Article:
34. Going to a restaurant recommended by our travel agent, and ordering a South Indian dish that was similar to a crepe. We ordered the one that looked like it has the most variety of stuff in it, but turned out it just meant that it was the biggest. The crepe was bigger that my arm!


Laos: Highlights and Memories August 9, 2008

1. Taking the bus from Hanoi to Vientiane. This was a 24 hour non-stop bus ride. You heard correctly, 24 hours. However, at this point in my trip I’m use to 8…10…15 hour bus rides, so really, what’s another few hours?

2. Being spoiled with a “home” and amazing hospitality. Sara’s sister Gemma lives and works in Vientiane, and let us stay with her and her boyfriend Thomo, in their amazing mansion of a house. It was so great to have a “home” for a few days (and a REAL BED!). They absolutely spoiled us. THANK YOU GEMMA AND THOMO!

3. Cooking for a dinner party in a real kitchen. Cooking is one thing I miss on this trip, and it was an absolute treat to get in the kitchen and whip up a meal.

4. Tropical Fruit, muesli and yogurt. Need I say more. This alone is my ultimate favorite food in the world. Well, maybe it runs a tie with Amarena gelato….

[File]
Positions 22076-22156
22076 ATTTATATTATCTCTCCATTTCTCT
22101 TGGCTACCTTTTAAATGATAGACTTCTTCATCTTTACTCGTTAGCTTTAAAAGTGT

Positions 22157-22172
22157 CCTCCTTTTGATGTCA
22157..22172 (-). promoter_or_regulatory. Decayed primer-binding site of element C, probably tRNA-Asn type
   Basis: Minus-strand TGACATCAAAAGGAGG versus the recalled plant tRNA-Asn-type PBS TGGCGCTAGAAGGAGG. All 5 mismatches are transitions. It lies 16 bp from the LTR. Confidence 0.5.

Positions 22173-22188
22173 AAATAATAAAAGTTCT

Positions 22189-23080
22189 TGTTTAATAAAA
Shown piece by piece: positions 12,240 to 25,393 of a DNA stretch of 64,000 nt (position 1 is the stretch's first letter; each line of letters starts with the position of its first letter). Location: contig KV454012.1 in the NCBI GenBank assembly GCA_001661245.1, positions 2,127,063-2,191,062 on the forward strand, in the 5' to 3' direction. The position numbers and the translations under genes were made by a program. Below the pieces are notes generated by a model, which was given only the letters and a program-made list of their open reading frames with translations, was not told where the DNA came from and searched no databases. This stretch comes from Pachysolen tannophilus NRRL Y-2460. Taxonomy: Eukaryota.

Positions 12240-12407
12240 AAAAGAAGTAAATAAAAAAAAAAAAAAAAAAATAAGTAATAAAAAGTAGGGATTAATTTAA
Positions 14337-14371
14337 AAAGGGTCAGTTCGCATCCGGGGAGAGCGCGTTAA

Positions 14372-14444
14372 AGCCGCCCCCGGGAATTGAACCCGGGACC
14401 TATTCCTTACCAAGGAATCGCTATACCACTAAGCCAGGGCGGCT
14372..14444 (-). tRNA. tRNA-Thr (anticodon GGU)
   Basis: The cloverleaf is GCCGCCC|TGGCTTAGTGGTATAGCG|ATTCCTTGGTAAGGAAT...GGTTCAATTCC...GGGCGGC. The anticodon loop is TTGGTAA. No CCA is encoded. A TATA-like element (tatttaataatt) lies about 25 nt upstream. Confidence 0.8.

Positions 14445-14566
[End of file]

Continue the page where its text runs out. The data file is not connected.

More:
5. Working out in a gym! I was “Gemma” for the afternoon and spent 2 glorious hours lifting weights and running on the elliptical machine. I think I could have spent 8 hours easily. It is so hard working out while travelling and in humid heat (trust me, Brian, Suz and I tried to do sit ups on the beach in Thailand and got plenty of stares).

6. Meeting our new friend Joe on the bus ride up to Vang Vien.  Joe is probably one of the smartest and most interesting people I have ever met. Suzanne, Joe and I were inseparable for about a week straight and I don’t think we ever ran out of interesting things to dicuss, debate or laugh about.